Tesla ‘under investigation for fraud’ over self-driving claims

Elon Musk
Elon Musk has stated at times that a Tesla 'drives itself' and that customers can travel without touching the wheel - Apu Gomes/Getty Images

US prosecutors are reportedly investigating Elon Musk’s Tesla for fraud in a case centred around claims about the electric car maker’s self-driving technology.

The Department of Justice (DoJ) is examining whether Tesla committed wires and securities fraud by overstating the capabilities of its self-driving systems, according to Reuters.

Tesla shares fell by as much as 4pc on Wednesday on the news, which is the latest potential setback to Mr Musk’s plans to develop fully-autonomous vehicles. Shares later recovered slightly.

The Justice Department has been examining Tesla’s Full Self-Driving (FSD) technology as well as its more basic Autopilot features since 2021, but it was not previously known that the company could be pursued for fraud.

Authorities are reportedly examining whether Mr Musk and the company have overstated the technology’s abilities, according to Reuters.

Despite the names Autopilot and Full Self-Driving, Tesla’s driver assistance systems require human supervision and the company encourages drivers to keep their hands on the wheel.

However, Mr Musk has stated at times that a Tesla “drives itself” and that customers can travel without touching the wheel.

Mr Musk’s statements are reportedly being examined however it is not thought he is under personal investigation.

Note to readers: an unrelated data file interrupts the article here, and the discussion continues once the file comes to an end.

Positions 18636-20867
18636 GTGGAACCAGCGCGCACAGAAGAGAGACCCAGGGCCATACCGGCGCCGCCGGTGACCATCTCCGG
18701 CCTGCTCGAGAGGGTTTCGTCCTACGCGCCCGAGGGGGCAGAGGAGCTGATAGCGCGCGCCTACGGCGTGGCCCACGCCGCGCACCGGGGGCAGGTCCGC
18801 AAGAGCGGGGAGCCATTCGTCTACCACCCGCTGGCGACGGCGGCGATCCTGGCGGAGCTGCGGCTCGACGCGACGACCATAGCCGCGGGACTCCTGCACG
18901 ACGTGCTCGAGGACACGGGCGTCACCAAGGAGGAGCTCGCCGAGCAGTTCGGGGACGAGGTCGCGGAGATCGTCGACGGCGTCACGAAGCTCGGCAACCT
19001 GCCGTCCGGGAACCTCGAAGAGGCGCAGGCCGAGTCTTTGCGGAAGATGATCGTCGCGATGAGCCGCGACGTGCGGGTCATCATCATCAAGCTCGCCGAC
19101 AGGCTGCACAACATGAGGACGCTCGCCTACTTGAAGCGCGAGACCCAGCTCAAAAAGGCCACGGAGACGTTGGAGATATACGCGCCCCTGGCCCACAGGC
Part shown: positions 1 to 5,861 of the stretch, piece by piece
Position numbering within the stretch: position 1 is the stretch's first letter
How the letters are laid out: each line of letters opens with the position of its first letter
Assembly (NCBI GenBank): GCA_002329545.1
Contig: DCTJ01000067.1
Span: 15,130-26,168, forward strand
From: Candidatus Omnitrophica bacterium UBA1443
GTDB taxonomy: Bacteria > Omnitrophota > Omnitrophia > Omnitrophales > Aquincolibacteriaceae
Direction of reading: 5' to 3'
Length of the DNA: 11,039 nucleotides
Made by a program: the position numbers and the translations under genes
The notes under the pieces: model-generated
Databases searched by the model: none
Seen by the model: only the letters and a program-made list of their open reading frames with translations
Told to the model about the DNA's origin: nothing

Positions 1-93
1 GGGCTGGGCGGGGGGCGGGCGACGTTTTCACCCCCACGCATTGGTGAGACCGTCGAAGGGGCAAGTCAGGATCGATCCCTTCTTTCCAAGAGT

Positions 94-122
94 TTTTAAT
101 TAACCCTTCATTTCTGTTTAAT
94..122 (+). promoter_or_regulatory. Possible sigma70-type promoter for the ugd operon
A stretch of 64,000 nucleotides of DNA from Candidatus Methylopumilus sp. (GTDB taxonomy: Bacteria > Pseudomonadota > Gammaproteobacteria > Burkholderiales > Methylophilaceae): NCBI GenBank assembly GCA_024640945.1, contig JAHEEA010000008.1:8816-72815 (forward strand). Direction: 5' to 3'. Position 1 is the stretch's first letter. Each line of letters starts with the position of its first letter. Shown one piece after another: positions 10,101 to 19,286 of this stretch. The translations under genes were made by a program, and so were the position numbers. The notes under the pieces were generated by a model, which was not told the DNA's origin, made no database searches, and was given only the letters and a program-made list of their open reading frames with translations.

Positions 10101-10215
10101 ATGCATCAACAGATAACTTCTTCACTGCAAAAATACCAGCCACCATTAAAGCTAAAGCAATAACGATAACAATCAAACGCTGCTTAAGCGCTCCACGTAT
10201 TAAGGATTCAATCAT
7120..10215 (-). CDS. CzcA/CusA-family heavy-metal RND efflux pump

Wire fraud is a federal crime related to using US telecoms networks to commit fraud, while securities fraud relates to misleading investors.

News of the reported DoJ inquiries comes after the US National Highway Traffic Safety Administration (NHTSA) said in a report last month that Tesla’s Autopilot had been involved in at least 13 fatal crashes.

tesla crash
Tesla's Autopilot feature has been involved in at least 13 fatal crashes including a 2018 incident that claimed the life of Walter Huang - KTVU-TV via AP

The agency criticised the system’s name for overstating its capabilities. Tesla has issued multiple updates to Autopilot and FSD after requests from the NHTSA.

Mr Musk has previously called criticism of the Autopilot name “idiotic”.

The company has faced multiple lawsuits over its Autopilot technology after Tesla owners died while the technology was active, although the company has not been found liable to date.

Mr Musk has bet Tesla’s future on developing autonomous vehicles, spending heavily on AI supercomputers and promising to unveil a “robotaxi” in August that may come without a steering wheel or pedals.

The company has previously disclosed to investors that the Justice Department had sought information about the driver assistance systems. Tesla and the Justice Department did not comment.